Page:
Mark and Barbara Bucknam of Potomac can speak to the importance of KEEN to their family, which includes their son, 20-year-old Jake, who has autism. The Bucknams have been a part of the KEEN community for nine years.
“To John, this is something he can do to get exercise,” Barbara Bucknam said. “It exposes him to different environments and a variety of people. It’s been great introducing him to certain fitness equipment that he might not otherwise have gotten to enjoy. Through KEEN, he has learned that he loves to swim. He’s gotten to do so much, it’s really amazing. He went to the KEEN Prom last year, where he got to wear his dad’s tuxedo and dance with a date. While he gets to experience all this, Mark and I can socialize with the other parents, or we get to go run errands or enjoy a nice lunch.”
Mark Bucknam said that KEEN has been instrumental both to John’s development and to his own as a parent of a child with special needs.
“It’s so great for all these kids to move around and exercise,” he said. “The volunteers and mentors are so great. We donate to KEEN every year because we get so much out of it. We’ve been able to meet a lot of families who then introduce us to certain programming and therapies that benefit John. It helps to have this community as we navigate the milestones and life events.”
Guterman said the majority of KEEN participants are on the autism spectrum, or have cerebral palsy or Down Syndrome. This description, however, is not all-encompassing.
“No child is ever turned away from our programs,” Guterman said. “The volunteers work with such a wide spectrum of ability. While the majority of the event volunteers work one-on-one with a child, sometimes we have to make it work by having two volunteers working with someone who may need more help.”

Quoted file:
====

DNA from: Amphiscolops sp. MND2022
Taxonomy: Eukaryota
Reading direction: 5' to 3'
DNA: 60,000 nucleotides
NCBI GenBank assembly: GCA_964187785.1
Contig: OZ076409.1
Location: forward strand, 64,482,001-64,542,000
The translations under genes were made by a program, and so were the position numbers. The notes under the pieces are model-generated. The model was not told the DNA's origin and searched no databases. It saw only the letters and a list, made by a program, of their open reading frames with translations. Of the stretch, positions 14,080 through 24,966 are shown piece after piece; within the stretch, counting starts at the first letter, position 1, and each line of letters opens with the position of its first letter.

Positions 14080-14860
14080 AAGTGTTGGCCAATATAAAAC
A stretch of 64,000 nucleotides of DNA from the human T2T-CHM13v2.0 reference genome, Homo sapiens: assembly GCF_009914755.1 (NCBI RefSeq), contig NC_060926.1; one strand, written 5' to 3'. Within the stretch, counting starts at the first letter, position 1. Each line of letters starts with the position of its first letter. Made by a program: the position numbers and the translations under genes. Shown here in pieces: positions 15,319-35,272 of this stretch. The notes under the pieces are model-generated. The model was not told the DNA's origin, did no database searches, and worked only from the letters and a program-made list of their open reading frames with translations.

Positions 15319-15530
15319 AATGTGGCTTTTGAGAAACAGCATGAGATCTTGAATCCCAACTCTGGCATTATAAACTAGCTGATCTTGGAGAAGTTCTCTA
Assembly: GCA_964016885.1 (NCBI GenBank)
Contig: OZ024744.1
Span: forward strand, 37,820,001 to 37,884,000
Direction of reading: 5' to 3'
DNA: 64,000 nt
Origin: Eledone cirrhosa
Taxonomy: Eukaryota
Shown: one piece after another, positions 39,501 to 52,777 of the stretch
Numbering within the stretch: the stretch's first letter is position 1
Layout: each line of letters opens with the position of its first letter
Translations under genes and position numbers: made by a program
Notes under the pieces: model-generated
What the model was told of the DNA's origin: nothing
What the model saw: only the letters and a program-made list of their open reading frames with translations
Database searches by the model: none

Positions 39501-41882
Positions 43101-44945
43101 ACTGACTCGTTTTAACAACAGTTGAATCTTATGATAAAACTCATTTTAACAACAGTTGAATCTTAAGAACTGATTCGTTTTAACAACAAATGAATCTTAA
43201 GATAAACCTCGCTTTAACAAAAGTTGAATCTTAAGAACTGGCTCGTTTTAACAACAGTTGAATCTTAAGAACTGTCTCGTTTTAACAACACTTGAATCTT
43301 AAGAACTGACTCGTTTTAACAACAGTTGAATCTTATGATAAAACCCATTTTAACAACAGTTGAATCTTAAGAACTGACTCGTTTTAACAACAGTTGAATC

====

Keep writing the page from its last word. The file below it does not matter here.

To honor the organization and its 25 years of success, the board and KEEN staff have set some anniversary goals: to create new programs and serve more young people with special needs.
To make this expansion possible, KEEN continues to grow its network of committed volunteers, which currently range from local high school students to people who have been volunteering with the organization since the beginning.
“Anyone can volunteer,” KEEN Greater DC Executive Director Beata Okulska said. “You don’t need to have any experience working with special needs kids. We look for people with imagination, good will and patience.”
KEEN volunteers benefit from the KEEN experience perhaps every bit as much as the disabled population that the organization serves.
“Volunteering for KEEN helps people develop their leadership skills, teaches tolerance, and helps them to understand and appreciate diversity,” she said. “When you begin volunteering with KEEN, you immediately see the huge impact that 75 minutes a week can make on everyone involved. The effect that KEEN has on the community is indisputable. KEEN teaches not only facts on different disabilities, but teaches something far more important, that everyone is equally important and needed in building the community, and that diversity makes the world a better place.”